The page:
Experimental Astronomy

, Volume 40, Issue 2–3, pp 481–500 | Cite as

Unveiling the atmospheres of giant exoplanets with an EChO-class mission

  • Vivien Parmentier
  • Adam P. Showman
  • Julien de Wit
Original Article


More than a thousand exoplanets have been discovered over the last decade. Perhaps more excitingly, probing their atmospheres has become possible. With current data we have glimpsed the diversity of exoplanet atmospheres that will be revealed over the coming decade. However, numerous questions concerning their chemical composition, thermal structure, and atmospheric dynamics remain to be answered. More observations of higher quality are needed. In the next years, the selection of a space-based mission dedicated to the spectroscopic characterization of exoplanets would revolutionize our understanding of the physics of planetary atmospheres. Such a mission was proposed to the ESA cosmic vision program in 2014. Our paper is therefore based on the planned capabilities of the Exoplanet Characterization Observatory (EChO), but it should equally apply to any future mission with similar characteristics. With its large spectral coverage (0.4 − 16 μm), high spectral resolution (λλ > 300 below 5 μm and λλ > 30 above 5 μm) and 1.5m mirror, a future mission such as EChO will provide spectrally resolved transit lightcurves, secondary eclipses lightcurves, and full phase curves of numerous exoplanets with an unprecedented signal-to-noise ratio. In this paper, we review some of today’s main scientific questions about gas giant exoplanets atmospheres, for which a future mission such as EChO will bring a decisive contribution.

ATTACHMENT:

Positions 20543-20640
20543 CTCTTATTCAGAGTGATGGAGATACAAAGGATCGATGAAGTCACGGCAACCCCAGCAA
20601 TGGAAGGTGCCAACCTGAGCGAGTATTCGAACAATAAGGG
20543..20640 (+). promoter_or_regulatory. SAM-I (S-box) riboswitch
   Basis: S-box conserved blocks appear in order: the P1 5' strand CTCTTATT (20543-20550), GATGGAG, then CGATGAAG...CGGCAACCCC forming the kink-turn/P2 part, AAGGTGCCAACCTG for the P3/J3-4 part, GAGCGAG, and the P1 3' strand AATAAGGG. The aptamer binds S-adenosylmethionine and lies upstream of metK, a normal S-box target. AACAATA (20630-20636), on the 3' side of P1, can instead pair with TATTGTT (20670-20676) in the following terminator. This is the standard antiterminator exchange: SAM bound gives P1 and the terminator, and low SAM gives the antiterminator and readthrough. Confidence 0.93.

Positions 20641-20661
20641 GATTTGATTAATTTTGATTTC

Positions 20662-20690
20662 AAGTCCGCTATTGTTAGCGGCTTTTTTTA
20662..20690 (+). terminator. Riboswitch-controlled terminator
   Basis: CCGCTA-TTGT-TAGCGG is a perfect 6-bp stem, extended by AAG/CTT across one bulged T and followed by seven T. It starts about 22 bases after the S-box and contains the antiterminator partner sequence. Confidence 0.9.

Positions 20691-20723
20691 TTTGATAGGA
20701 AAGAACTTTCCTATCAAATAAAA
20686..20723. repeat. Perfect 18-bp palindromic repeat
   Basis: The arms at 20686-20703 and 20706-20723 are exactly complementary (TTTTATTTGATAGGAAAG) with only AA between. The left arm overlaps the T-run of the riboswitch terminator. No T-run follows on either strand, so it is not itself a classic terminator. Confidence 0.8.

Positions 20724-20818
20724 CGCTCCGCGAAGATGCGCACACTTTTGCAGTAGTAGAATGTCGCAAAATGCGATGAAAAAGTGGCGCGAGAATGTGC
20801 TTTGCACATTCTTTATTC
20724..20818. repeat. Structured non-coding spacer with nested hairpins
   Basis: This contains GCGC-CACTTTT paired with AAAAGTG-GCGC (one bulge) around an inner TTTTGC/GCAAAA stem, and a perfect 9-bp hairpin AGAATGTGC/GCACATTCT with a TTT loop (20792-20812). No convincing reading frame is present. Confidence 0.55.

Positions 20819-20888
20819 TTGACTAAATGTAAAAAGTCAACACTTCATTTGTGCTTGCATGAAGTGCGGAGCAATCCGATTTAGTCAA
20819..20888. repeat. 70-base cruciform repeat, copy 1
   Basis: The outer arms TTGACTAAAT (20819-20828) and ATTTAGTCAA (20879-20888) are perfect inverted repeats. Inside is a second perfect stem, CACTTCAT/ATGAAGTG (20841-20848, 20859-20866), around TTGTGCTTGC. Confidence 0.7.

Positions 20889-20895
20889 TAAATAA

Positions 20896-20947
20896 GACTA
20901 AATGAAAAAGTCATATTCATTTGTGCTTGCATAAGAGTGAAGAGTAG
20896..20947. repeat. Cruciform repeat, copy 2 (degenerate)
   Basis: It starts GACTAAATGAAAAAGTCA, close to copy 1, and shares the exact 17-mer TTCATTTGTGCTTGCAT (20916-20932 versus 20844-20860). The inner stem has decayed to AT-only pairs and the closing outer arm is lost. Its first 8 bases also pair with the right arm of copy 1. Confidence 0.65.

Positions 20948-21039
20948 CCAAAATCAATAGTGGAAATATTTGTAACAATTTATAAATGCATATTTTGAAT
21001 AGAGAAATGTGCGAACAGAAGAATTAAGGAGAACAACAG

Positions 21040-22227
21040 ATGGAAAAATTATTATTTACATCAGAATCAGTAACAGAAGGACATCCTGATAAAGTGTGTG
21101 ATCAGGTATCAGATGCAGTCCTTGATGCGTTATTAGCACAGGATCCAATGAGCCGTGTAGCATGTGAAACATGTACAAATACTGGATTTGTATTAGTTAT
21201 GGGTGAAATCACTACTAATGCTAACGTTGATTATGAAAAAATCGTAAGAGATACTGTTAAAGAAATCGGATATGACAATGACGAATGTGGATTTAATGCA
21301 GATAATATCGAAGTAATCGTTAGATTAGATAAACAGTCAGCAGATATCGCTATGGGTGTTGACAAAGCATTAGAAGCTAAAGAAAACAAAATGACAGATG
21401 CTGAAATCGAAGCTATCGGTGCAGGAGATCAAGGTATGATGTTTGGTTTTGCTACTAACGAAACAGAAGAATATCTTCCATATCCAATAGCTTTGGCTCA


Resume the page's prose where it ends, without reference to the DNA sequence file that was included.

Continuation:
Exoplanet Atmosphere EChO 


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Copyright information

© Springer Science+Business Media Dordrecht 2014

Authors and Affiliations

  • Vivien Parmentier
    • 1
  • Adam P. Showman
    • 2
  • Julien de Wit
    • 3
  1. 1.Laboratoire Lagrange, UMR7293Université de Nice Sophia-Antipolis, CNRS, Observatoire de la Côte d’AzurNiceFrance
  2. 2.Department of Planetary Sciences, Lunar and Planetary LaboratoryUniversity of ArizonaTucsonUSA
  3. 3.Department of EarthAtmospheric and Planetary Sciences, MITCambridgeUSA

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